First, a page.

So this is how I try to cope with the self-referential challenge. And you know what? These rules for self-policing are also my best reply to the reputational challenge. Yes, I am an arrogant hedgehog with strange and extreme views. But unlike the vast majority of people in this questionable category, I’m not just self-aware of my flaws. I methodically struggle against them every day.
David R Henderson
Mar 26 2018 at 11:49am
Nicely done, Bryan.
My shorter version: The question I always ask myself–and I’m not saying I police as effectively as you–is “Am I right?” I always look at people’s criticisms even if they’re nasty and try to extract anything valuable from them.
Mar 26 2018 at 12:14pm
Rule 4 seems to be a theme of Michel Huemers work as well as your own. Is that why he’s your favorite philosopher?
Mar 26 2018 at 1:04pm
That is one very fierce looking hedgehog there.
Mar 26 2018 at 1:21pm
While you may have many strange and extreme views, you’ve never struck me as either arrogant or a hedgehog. Your posts (over the couple of years I have been following this blog) have always seemed polite and logically thought out. If people are saying you’re a prickly hedgehog, perhaps it’s a matter of projection.
Mar 26 2018 at 2:00pm
The fact that you are worried about this issue already puts you ahead of 95% of academics.
Mar 26 2018 at 4:14pm
Bryan, I always enjoy reading your thoughtful perspective, and I believe you prefer to be “right” more than you prefer to “think you are right”.
I believe Bryan is referring to being a hedgehog in the hedgehog vs fox context. He sees the world through the lens of a single defining idea.
Mar 26 2018 at 6:06pm
As one who has read ‘The Case Against Education’ and provided significant annotations of many sections you neglected to add Rule #8 (probably should be much higher up on this scale) – talk to people who are the subject of the book/article you are writing. This is also a key point that your GMU colleague and Washington Post columnist Steven Pearlstein offered in his review, “…Yet nowhere in the book is there evidence that he talked to real employers or real workers about how labor markets really work.”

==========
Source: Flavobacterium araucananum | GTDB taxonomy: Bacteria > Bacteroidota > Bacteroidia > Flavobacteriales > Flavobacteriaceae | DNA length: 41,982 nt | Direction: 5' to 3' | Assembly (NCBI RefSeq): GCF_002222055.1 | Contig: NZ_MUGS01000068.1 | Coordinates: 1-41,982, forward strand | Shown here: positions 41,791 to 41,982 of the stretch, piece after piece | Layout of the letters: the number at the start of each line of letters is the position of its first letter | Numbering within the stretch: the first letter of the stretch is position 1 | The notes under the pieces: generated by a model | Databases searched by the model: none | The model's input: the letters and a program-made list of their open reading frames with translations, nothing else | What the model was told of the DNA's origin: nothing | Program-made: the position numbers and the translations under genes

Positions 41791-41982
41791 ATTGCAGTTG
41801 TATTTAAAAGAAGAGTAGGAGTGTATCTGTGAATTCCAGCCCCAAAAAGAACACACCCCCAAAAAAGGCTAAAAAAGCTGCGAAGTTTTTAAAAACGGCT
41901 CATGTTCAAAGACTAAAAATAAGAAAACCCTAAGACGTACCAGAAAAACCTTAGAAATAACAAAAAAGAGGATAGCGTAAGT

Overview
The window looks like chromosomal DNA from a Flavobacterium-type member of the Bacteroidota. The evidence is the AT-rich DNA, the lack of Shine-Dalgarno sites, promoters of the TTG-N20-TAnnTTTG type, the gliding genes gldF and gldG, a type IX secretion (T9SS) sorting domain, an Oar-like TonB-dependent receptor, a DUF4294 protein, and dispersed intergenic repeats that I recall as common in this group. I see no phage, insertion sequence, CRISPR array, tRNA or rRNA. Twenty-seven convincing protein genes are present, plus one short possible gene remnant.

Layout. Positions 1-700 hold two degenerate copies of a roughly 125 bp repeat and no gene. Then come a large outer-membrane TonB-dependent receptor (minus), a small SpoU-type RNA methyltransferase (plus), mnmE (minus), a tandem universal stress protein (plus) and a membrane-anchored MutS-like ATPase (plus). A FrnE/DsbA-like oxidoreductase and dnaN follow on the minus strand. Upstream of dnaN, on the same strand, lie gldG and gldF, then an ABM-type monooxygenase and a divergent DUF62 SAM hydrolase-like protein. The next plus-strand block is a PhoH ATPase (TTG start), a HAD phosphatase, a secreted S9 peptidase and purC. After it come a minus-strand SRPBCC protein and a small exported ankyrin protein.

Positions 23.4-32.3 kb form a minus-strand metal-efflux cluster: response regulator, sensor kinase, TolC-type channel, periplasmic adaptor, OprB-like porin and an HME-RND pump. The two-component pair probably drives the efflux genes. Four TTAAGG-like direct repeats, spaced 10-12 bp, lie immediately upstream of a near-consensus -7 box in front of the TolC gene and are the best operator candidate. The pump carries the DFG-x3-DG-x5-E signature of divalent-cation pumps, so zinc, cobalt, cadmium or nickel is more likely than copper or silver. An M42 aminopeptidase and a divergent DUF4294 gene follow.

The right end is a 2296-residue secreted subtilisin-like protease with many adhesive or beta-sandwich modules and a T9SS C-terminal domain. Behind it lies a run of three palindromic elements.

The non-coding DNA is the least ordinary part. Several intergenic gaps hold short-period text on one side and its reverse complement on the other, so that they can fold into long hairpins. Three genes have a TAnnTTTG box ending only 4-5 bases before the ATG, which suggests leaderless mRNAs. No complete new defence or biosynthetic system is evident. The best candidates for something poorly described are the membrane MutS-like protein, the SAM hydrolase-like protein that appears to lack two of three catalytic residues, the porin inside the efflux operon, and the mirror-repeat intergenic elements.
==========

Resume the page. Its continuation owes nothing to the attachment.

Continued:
Self-policing is fine but if it is done with blinders on it’s not worth much.
Mar 27 2018 at 12:15am
I think Alan makes a good point. I never believed school teaches anything much. It’s just crazy to think school teaches real skills. I’m surprised that people even believe it. I agree with pretty much all your arguments, but I think the explanation is darker. And that’s big deal. It’s important to talk to employers and employees. But I think it’s more important to have a real job for a while, than to talk to employers and employees. People aren’t going to tell you why they do what they do, because they are in denial. People are aligned by their cognitive biases, and so it’s hard for them to see the lies they tell themselves and others. So you got to watch them like how you watch animals in a zoo. Workplace brings out the worst in people. Having read your work for many years, I think it’s either sheer inexperience, or some “experience that you (and pretty much all human beings) lack” that stops you from understanding the labor market.
Mar 27 2018 at 5:05am
I have found, when commenting, the best approach is the basic syllogism. The two “problems” are that it requires a great deal of discipline to create a valid, clear, defensible syllogism and you are exposing yourself to tougher criticism because your thinking is easier to follow.
My undergraduate degree is in philosophy where discourse must be more rigorous to compensate for lack of empirical evidence. I never saw the same demands in economics even though the nature of the discussion was closer to philosophy than to empirical science.
Mar 28 2018 at 6:44am
Rule #4 reminded me of this Russell quote:
“the point of philosophy is to start with something so simple as not to seem worth stating, and to end with something so paradoxical that no one will believe it”
Mar 30 2018 at 11:57am
Concerning idea number 4. Dr Huemer has an idea about logic that if the premises seems right but the conclusion seems absurd, one might take a second look at the premise. Danny Frederick expanded this to include political systems. If the ideas seem right but the logical result seem atrocious then one might reconsider the original idea.
Sherlock Holmes mentioned something like this also in explaining his way of reasoning.